At Melnsils, You Can Sleep in a Boat, Barrel, or Bunker

This campsite in Latvia offers much more than just a bed for the night. Inspired by the sea, local history, and traditional lifestyles, Melnsils has built several unusual cabins for immersing oneself in the rugged coastal landscape.

Camping “Melnsils” is a place to enjoy peace and silence by the sea and nature.
Camping “Melnsils” is a place to enjoy peace and silence by the sea and nature. Photo: courtesy of Melnsils

A far cry from the towering resorts one associates with Southern Europe’s beaches, Melnsils is a modest campsite on a small stretch of the nearly 500-kilometer-long Latvian coastline. While it does not boast five-star lodgings, the campsite has a handful of unusual cabins for spending an unforgettable night mere steps away from the white sand beach. In the dunes amid the pines are two underground bunkers and two converted boats – both available to rent for the night.

Insight into local history

The bunkers are no gimmick. Roja Parish, where Melnsils is located, witnessed two world wars. Apparently, as the campsite explains, the dunes were once the site of trenches. Now, one can stay there in bunker replicas kitted out in a relatively authentic manner. The larger one sleeps six people, and the smaller one – four, with everyone staying in bunk beds. A wood-burning stove provides heat on chillier nights, but that’s about the only “extravagance.”

In another reference to the history of the area, the two converted boats hint at the traditional livelihoods of the local people. For centuries, the shores of the Gulf of Riga have been home to seafaring folk, fish a significant part of the regional diet, and the fishing industry a driver of the regional economy. The fact that these boats are now adapted to accommodating guests, however, illustrates the role of the leisure and tourism industries today in light of social, economic, and environmental changes over the years.

The smaller boat – Vilhelm – accommodates two people and has its own mini kitchen, while the larger “ship,” Uszihtiba, even has its own toilet and shower. Most people staying in the campsite’s range of cabins have to make their way to the shared facilities. The walk to get there is just one reason to pack warm clothes if planning a stay in Melnsils. With the sea so close, it can get windy.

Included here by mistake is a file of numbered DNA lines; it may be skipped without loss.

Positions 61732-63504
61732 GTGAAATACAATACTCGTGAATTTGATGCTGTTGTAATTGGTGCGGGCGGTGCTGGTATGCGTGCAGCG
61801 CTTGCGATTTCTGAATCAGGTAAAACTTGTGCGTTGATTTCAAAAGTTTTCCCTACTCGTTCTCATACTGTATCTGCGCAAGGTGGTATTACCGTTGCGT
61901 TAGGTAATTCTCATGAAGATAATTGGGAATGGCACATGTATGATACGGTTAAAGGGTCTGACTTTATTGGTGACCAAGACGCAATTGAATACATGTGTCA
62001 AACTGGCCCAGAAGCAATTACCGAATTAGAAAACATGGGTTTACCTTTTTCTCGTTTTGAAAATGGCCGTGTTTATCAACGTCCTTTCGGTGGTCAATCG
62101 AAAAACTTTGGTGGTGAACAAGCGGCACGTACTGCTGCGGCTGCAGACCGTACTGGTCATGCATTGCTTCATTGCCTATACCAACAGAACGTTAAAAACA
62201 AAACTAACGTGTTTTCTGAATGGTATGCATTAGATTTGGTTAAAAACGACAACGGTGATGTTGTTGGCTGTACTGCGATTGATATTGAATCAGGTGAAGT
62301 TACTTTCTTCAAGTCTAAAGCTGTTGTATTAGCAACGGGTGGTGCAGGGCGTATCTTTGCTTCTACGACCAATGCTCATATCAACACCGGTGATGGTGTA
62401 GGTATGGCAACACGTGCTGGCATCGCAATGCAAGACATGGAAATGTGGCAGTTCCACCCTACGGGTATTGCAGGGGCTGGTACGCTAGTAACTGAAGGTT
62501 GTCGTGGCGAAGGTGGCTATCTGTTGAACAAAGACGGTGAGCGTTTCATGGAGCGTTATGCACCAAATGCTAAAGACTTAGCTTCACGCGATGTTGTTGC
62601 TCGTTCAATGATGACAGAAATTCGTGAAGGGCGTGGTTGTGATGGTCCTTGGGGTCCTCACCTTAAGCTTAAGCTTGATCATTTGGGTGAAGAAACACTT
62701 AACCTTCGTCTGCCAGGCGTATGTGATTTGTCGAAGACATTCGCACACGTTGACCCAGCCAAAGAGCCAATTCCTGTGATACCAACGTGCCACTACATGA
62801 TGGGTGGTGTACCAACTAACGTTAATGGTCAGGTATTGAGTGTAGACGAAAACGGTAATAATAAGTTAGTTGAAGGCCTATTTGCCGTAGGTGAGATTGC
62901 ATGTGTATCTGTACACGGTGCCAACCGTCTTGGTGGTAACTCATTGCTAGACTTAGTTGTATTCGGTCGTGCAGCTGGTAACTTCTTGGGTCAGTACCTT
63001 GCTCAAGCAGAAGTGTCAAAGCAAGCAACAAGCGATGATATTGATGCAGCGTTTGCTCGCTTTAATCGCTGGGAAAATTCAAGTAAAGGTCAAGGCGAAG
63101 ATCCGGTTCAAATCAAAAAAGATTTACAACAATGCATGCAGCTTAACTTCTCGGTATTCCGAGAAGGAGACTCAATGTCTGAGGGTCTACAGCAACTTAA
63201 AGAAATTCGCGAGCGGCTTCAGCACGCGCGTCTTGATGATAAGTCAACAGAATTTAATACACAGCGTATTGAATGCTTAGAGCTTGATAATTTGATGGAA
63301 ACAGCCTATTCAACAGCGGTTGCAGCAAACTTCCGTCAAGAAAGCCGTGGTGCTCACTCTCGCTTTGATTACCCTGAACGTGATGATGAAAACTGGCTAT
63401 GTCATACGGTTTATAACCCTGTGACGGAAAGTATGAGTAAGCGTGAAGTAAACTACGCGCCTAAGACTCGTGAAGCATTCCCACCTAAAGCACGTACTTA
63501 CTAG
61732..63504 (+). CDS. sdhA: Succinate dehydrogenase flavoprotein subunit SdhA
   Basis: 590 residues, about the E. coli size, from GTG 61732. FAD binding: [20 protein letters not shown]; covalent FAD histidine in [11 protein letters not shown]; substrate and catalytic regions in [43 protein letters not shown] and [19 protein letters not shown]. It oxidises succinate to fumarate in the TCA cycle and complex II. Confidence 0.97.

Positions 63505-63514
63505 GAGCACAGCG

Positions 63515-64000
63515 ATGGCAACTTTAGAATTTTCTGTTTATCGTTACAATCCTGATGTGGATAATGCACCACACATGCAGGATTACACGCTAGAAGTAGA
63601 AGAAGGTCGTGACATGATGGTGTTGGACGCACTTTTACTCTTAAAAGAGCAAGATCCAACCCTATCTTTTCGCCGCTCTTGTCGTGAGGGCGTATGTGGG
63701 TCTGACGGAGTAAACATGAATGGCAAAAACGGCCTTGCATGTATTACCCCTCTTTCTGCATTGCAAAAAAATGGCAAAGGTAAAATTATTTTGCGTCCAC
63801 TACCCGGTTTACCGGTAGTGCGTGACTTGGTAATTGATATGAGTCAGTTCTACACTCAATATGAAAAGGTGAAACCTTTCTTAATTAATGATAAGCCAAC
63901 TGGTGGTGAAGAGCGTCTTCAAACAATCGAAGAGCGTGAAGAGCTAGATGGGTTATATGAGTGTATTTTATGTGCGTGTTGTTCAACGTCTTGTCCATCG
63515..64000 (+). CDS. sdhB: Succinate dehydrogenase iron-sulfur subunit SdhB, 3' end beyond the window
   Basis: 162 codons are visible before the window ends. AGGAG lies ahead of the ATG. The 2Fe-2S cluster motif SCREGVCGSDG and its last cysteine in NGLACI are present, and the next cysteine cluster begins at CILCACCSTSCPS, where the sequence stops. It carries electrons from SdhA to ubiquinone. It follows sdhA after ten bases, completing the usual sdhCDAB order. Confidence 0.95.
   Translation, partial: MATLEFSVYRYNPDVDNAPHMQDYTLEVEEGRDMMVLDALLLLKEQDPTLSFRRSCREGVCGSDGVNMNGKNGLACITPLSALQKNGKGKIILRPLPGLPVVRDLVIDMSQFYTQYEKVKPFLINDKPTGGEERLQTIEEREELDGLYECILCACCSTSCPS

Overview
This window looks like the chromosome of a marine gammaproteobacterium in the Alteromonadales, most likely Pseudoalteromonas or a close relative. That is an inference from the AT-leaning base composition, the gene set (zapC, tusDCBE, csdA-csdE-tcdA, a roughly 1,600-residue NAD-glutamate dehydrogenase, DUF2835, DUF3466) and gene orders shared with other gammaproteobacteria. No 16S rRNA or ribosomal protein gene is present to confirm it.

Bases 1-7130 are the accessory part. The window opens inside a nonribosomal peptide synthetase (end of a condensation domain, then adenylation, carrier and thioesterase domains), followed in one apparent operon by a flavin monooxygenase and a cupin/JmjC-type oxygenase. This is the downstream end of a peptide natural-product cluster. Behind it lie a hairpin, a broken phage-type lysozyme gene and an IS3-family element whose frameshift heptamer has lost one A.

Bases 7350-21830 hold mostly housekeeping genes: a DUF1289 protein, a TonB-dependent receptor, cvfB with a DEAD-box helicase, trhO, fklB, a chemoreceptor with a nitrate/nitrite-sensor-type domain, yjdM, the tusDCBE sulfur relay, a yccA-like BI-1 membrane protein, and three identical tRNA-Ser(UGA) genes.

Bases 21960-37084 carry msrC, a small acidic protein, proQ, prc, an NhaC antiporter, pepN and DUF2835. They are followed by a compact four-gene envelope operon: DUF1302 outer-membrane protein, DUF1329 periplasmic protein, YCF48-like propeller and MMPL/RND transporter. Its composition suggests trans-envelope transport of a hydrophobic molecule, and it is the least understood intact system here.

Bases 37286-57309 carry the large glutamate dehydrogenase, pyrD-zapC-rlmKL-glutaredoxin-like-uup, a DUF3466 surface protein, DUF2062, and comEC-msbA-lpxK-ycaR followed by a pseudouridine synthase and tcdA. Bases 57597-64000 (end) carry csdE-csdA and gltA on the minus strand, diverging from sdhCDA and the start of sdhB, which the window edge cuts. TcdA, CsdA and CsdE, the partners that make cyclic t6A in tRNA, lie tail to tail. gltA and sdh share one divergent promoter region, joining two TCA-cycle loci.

Where you can sleep in… a barrel

While the bunkers and boats are, arguably, the most unusual lodgings at Melnsils, the campsite also offers beds in its guest house, several larger holiday homes, and barrel cabins with large sea-facing windows.

In 2023, the Barrels even got to star in the Eurovision Song Contest! They featured in the so-called “postcard” video about Latvia played right before the country’s performance. The band representing Latvia – Sudden Lights – went for a winter swim in the sea and gathered around a fire to warm up afterward with the campsite’s cute barrels in the background.

Along with the accommodation, Melnsils has its own onsite tavern for food and drinks, parts, a Latvian-style sauna, several hot tubs, boats, bikes, SUP boards for rent, and even a mini zoo. Guests can book fish smoking masterclasses and sauna rituals, altogether making it quite a self-sufficient destination.

Additionally, Melnsils is close to several interesting attractions, like the giant radio telescope in Irbene, Lake Engure Nature Park, and Cape Kolka, where the Gulf of Riga meets the open Baltic Sea. The area promises a Baltic kind of beach holiday.

Lelde Beņķe-Lungeviča

Lelde combines an education in journalism with a background in destination marketing. She is a Riga-based communications professional and runs LifeInRiga.com, which she defines as the hybrid of an expat blog and guidebook. Latvian by nationality, Lelde grew up in Australia, went to school in Latvia, studied and worked in several countries before happily settling in Riga. Anything Lelde does, she does with a deep dedication.

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